I have been trying to write this blog post for a whole week, but I keep getting distracted.  Whether it is work, my kids, American Idol, or being plain tired, I just could not get it written.  Some of my distractions were pretty important and needed my immediate attention (i.e. my job and my kids); other distractions were not emergencies, but were important to me (i.e. exercise); and some were not so good for me at all (i.e. my craving for Cheezits!).

Life is full of distractions that may take our attention from the task at hand.  Some are quite harmless and some can be fatal. Almost daily, we drive, walk, or wait in a line while using our cell phones.  Honestly, I enjoy talking to someone on my phone because it helps pass away the time on a boring trip. However, there are definitely times that cell phone use should be restricted. For instance, there have been numerous reports of plane and train accidents from the use of cell phones in recent years.  One of the largest was the 2013 train derailment in Spain where over 70 people were killed from the conductor’s use of a cell phone. Although he was using his phone for business, it is clear that he could not drive the train and use his phone at the same time.  This is the dangerous task known as multitasking.

When you study neuroscience, you will see that our brains are not capable of multitasking.  I know, I know…we have been taught that we can all multitask.  In a report by the National Safety Council (2012), researchers found that our multitasking is really just our brain switching quickly from one task to another task. Conducting this “switch” of activities, the brain must select, process, encode, store, retrieve, and then act on the information.  If the brain becomes overloaded (talking on the phone, putting on makeup, or tuning the radio), it may skip a critical step which may lead to “inattention blindness” or the loss of important information. One task becomes primary or gets full attention and the other becomes secondary or gets put on the so called “back burner”.  Often, we believe we have taken in all the information, but in reality, we have only taken in a portion.

Below is a great video on distractions called “Monkey Business“.  Watch the video to see which items you may have missed due to distractions.

Now that you have watched the video, let’s talk about distractions.  In fact, there are three types of distractions that occur while driving a car:

1.  Visual – Anything that takes ones eyes off the road.
2.  Manual – Anything that causes one or both hands to leave the wheel.
3.  Cognitive – Anything that causes the mind to wander and not focus on driving.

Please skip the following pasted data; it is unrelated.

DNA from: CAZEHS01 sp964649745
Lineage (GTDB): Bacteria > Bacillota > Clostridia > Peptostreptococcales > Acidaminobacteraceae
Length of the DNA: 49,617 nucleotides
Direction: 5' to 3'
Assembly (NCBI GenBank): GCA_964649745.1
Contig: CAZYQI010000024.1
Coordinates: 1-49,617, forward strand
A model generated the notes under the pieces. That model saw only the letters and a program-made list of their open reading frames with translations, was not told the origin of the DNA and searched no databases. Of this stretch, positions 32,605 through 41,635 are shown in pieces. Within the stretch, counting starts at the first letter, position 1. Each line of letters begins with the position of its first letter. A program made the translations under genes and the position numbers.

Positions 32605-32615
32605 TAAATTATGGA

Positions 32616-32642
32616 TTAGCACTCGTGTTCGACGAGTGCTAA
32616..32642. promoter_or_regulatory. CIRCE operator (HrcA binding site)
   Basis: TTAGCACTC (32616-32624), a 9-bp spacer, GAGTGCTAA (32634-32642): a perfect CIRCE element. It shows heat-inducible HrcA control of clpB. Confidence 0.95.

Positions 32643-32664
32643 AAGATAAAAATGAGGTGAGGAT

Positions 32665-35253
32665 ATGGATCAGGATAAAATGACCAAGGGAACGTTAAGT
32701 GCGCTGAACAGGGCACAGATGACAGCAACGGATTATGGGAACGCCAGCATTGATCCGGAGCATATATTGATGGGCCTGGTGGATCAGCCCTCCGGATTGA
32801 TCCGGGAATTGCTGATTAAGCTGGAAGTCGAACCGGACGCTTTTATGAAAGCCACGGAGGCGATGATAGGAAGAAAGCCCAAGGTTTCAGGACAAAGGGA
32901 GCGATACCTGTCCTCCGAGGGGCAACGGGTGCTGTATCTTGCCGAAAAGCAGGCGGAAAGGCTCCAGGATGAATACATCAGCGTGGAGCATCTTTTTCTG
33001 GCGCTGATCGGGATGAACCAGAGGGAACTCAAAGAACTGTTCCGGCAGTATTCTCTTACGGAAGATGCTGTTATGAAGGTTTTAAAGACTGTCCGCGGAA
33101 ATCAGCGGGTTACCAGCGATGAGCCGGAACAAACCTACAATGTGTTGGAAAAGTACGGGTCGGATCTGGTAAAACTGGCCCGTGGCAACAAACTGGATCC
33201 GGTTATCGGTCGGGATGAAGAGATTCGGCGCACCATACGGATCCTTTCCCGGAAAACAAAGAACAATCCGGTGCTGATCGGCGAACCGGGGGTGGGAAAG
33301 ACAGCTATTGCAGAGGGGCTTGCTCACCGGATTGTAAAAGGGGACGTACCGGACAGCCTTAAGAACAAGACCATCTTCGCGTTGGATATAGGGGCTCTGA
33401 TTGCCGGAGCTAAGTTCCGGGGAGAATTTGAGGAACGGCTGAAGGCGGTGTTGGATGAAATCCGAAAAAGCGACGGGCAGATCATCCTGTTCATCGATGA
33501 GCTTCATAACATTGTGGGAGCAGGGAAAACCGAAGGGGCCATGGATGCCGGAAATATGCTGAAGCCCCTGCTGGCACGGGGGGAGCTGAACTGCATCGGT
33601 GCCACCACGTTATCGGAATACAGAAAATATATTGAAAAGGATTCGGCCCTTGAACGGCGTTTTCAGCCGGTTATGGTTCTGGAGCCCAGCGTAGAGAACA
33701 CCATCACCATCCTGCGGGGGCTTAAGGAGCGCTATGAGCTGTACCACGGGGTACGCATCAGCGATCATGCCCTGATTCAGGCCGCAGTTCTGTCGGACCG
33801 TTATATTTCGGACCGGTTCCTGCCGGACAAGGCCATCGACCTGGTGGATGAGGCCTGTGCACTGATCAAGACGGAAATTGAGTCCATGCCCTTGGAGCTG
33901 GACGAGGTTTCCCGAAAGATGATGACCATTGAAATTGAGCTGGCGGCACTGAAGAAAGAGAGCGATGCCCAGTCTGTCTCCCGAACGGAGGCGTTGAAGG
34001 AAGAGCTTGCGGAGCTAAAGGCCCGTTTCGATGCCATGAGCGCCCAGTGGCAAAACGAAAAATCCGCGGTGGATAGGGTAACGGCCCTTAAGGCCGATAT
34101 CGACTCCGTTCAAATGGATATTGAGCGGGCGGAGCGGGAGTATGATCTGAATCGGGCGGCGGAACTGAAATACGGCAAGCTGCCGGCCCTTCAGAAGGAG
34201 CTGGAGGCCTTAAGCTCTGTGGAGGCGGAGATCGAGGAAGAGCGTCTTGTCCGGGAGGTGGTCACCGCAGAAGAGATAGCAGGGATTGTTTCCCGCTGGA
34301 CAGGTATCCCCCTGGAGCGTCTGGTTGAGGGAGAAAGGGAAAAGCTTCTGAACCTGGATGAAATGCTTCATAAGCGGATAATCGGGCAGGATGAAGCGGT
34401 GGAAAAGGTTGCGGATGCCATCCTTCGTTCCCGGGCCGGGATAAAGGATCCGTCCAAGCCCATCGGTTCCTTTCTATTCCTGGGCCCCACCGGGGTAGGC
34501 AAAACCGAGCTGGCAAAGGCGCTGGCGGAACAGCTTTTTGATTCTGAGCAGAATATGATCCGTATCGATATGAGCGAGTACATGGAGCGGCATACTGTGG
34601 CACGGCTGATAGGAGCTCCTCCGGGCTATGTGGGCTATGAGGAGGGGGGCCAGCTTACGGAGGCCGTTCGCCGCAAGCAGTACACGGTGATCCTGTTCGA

Source: Overcoming Distracted Driving

Because of our brain’s inability to multitask, distracted driving has become the number one killer of teens. In fact, 90% of teens admit that they perform numerous tasks while driving like changing clothes, shaving, eating, or falling asleep (Negligent Driving). In fact, studies have found that the minimal amount of time one’s eyes are off the road is five seconds when he or she is distracted.  If one is traveling 55 mph, that is the length of a football field (Texting and Driving). Check out the site, R U Legal, for great resources on distracted driving.  Here are a few of the great videos you can use with your students during the month of April.

R U Legal Videos

In addition, free lesson plans can be downloaded from this website along with resources and the distracted driving pledge.
R U Legal Lesson Plans
Wheel of Death – Find out how the percentages change when increasing the number of passengers.

Free poster from RU Legal

Distracted Driving Campaign

During the week of April 6-15, the National Highway Traffic Safety Administration launches its Distracted Driving Campaign.  During the campaign, the NHTSA wants to educate the public on the dangers of distracted driving and the financial penalties for breaking state law. The goal of the campaign is to urge drivers to:
  • Turn off electronic devices or put them out of reach while driving.
  • Be good role models to teens.
  • Speak up if the driver is participating in distracting behaviors.
  • Wear their  seat belt. 

In addition, the campaign teaches adults when teens should and should not drive.

    Teens should never drive when they are:

    • tired and sleepy
    • feeling emotional
    • taking medication
    • under the influence

    Additional Resources:

    Parent Resources
    Download the parent-teen agreement and weekly driving lessons and tips.

     Hand Free Phones 
    Audio clip on a Harvard study about the dangers of hand-free phones.

    Dangers of Cell Phones and Driving
    Audio clip on the dangers of cell phones and driving.

    Teen Driver Risk and Age of the Passenger

    Safe Driving Teen Survey

    Other Campaigns:

    All State #GetThereSafe 
    All State Insurance asks students not to speed, to wear their seat belt, and not to participate in distracting behaviors.

    Parents are the Key
    The CDC urges parents to learn the eight danger zones of teen driving, create an agreement with their teens, and be a model for their kids.

    Resources for Educators

    Our Brains on Technology Webinar


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